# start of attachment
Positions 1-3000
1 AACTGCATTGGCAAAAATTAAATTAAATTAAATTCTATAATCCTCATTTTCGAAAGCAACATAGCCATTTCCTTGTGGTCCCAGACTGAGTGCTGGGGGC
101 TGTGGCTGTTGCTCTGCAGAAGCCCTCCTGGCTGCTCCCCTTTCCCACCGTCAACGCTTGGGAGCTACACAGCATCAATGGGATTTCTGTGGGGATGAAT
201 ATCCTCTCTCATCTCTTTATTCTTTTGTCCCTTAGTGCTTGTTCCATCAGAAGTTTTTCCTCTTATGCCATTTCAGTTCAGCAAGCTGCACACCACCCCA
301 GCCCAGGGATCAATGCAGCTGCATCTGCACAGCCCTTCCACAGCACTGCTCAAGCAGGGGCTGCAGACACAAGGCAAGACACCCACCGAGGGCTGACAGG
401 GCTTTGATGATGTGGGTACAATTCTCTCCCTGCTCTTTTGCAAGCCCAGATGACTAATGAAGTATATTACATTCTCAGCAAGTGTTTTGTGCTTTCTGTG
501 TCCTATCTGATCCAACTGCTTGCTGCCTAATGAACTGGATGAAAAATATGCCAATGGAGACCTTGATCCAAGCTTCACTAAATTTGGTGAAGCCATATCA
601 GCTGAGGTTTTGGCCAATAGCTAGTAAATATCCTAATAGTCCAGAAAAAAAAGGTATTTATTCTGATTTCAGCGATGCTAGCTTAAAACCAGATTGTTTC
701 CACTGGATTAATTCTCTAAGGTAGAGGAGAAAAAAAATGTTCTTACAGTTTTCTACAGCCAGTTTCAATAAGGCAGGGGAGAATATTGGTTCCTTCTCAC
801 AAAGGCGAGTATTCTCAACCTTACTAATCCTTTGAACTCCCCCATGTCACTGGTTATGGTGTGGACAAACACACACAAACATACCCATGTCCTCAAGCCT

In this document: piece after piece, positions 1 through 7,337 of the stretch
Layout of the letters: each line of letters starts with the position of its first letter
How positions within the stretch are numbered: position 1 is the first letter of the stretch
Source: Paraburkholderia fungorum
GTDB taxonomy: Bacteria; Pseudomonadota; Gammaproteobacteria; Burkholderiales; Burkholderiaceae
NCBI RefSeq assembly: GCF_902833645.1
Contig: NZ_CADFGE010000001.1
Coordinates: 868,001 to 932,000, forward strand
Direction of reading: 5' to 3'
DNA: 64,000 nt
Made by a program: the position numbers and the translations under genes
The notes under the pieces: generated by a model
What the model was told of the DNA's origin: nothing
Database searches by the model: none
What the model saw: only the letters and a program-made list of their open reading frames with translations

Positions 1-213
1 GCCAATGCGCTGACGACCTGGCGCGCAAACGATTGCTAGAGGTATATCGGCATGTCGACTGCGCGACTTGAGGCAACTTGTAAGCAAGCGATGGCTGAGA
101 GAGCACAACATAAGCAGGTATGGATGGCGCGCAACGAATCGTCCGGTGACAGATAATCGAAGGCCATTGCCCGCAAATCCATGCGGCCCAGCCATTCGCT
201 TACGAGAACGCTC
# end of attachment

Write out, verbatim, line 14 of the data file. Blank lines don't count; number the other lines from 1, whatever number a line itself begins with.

Source: Paraburkholderia fungorum